Journal of Applied Computing and Information Technology

ISSN 2230-4398, Volume 15, Issue 1, 2011

Incorporating the NACCQ publications:
Bulletin of Applied Computing and Information Technology, ISSN 1176-4120
Journal of Applied Computing and Information Technology, ISSN 1174-0175

Issue Home  Home  Authors  Reviewers  About 
 
Box Invited Article I1:

Global intercultural collaboration: New educational directions in global collaborations between cultures

Tony Clear
Auckland University of Technology, New Zealand
tony.clear@aut.ac.nz

Leo Hitchcock
Auckland University of Technology, New Zealand
leo.hitchcock@aut.ac.nz

Anders Berglund
Uppsala University, Sweden
andersb@it.uu.se

Clear, T., Hitchcock, L., & Berglund A. (2011). Global intercultural collaboration: New educational directions in global collaborations between cultures. Journal of Applied Computing and Information Technology, 15(1). Retrieved May 23, 2019 from http://www.citrenz.ac.nz/jacit/JACIT1501/2011Clear_GlobalInterculturalCollaboration.html

Keywords

Global Intercultural Collaboration

In response to the globalization of computing, education has been argued as "a primary means for both developed and developing countries to mount a response to offshoring so their work forces can compete globally for IT jobs" (Vardi, 2010), and further:

Answering these calls, at Auckland University of Technology we have run workshops into global intercultural collaboration in both 2009 and 2010. In the first workshop reported in a special section of ACM Inroads the questions asked were:

The initial workshop on Global Intercultural Collaboration then, explored interdisciplinary dimensions of globalisation, collaboration and culture from 27 - 28 January, 2009, at Auckland University of Technology.

Extending that work this section presents two papers that emerged as a result of the second workshop on Global Intercultural Collaboration 2010 - Future Challenges and Opportunities held at Auckland University of Technology on the 4-5 February 2010. The workshop explored new directions in global collaborations between cultures, taking advantage of the presence in New Zealand of international Computer Science Education Researchers with extensive experience in Global Virtual Collaboration, and the participation of collaborators from partner institutions and programmes in the Asian region. The workshop aimed to continue and further an interdisciplinary conversation on the topic of culture in the context of global collaboration. Speakers from Australasian institutions and from languages and social sciences disciplines at AUT took part. The two papers presented here address educational initiatives aimed at building cross-cultural awareness in students.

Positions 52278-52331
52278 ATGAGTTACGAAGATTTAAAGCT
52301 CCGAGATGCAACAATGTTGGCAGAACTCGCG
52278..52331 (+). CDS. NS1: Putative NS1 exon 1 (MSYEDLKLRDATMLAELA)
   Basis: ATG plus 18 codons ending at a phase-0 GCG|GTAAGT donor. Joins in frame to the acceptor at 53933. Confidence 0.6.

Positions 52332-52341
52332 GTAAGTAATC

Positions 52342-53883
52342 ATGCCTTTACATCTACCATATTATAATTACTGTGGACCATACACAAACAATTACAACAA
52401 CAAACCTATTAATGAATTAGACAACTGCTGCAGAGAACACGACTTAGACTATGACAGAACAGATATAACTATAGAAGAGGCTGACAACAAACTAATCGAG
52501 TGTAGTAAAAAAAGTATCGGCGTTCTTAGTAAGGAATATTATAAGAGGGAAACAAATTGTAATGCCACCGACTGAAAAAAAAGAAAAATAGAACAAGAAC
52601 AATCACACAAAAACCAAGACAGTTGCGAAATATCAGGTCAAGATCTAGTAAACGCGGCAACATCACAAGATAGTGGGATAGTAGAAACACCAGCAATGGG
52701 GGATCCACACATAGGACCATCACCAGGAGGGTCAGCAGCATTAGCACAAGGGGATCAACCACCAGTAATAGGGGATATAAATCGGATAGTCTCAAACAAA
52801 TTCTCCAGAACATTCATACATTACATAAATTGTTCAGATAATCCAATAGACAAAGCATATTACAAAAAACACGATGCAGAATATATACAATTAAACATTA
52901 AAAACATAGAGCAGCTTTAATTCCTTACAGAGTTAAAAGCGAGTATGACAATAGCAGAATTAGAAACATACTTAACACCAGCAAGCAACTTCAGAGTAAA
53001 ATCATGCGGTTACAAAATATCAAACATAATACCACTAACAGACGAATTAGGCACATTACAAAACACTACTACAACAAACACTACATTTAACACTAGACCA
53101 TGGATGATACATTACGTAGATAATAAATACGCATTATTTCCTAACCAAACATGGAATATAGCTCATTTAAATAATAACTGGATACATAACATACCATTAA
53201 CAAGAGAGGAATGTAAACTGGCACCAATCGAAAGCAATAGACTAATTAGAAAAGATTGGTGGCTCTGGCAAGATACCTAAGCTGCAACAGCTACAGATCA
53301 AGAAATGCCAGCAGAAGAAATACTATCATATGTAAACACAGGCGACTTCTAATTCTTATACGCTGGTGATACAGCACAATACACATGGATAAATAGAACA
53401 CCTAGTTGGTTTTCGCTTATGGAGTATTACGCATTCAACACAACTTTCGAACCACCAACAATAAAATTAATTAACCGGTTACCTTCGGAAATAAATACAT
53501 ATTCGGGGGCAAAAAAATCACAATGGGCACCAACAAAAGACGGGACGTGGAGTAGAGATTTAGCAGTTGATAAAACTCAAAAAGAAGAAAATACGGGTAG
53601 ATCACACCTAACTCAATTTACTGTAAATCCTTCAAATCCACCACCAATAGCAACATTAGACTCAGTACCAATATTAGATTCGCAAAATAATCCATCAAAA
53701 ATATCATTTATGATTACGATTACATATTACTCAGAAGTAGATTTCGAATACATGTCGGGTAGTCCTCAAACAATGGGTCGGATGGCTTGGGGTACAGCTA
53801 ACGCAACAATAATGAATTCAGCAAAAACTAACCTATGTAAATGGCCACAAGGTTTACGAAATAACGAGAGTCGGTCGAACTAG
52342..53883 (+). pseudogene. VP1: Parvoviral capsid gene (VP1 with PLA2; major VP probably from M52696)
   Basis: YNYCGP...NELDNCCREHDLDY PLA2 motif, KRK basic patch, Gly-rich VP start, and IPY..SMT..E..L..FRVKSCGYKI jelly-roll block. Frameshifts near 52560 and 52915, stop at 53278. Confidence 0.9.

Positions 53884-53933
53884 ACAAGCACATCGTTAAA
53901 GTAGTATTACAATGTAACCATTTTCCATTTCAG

The first article entitled "Reasoning about the Value of Cultural Awareness in International Collaboration" describes an action research intervention in an Open Ended Group Project Course between Uppsala University in Sweden and Rose Hulman Institute of Technology in Indiana. Cultural awareness seminars were introduced into the course initially for the Swedish students then for both groups. The paper draws some lessons for smaller countries such as New Zealand and Sweden and reflects on the success of the initiative and some planned future steps in the course.

The second article "Team Health, an assessment approach to engage first year students in cross-cultural and cross-discipline teams towards more effective team-working" focuses on strategies for developing cultural awareness that lead to better team outcomes. This paper set in an Australian University context poses the research question: "whether localised university settings can provide similar globalised intercultural experiences for computing students?"

A case study is presented of an introductory course in web design with three diverse disciplines (Communication Studies, Information Technology and Multimedia) and large student numbers, working in cross-disciplinary and cross-cultural team projects. Key attributes for cross cultural teamwork are identified and the positive impact of guided reflections is outlined, suggesting that the local can indeed be global.

Acknowledgements

We would also like to thank Ako Aotearoa (the National Centre for Tertiary Teaching Excellence) , and Auckland University of Technology's Software Engineering Laboratory for their generous support in funding the second workshop, and express our appreciation to the reviewers for this special section.

References

Clear, T., Berglund, A., & Hitchcock, L. (2010). Special Section: Global Intercultural Collaboration - Overview. ACM Inroads, 1(3), 32-33.

Daniels, M., Cajander, Å., Pears, A., & Clear, T. (2010). Engineering Education Research in Practice: Evolving Use of Open Ended Group Projects as a Pedagogical Strategy for Developing Skills in Global Collaboration (Special issue on Applications of Engineering Education Research). International Journal of Engineering Education, 26(4), 795-806.

Vardi, M. (2010). Globalization and Offshoring of Software Revisited. Communications of the ACM, 53(5), 5.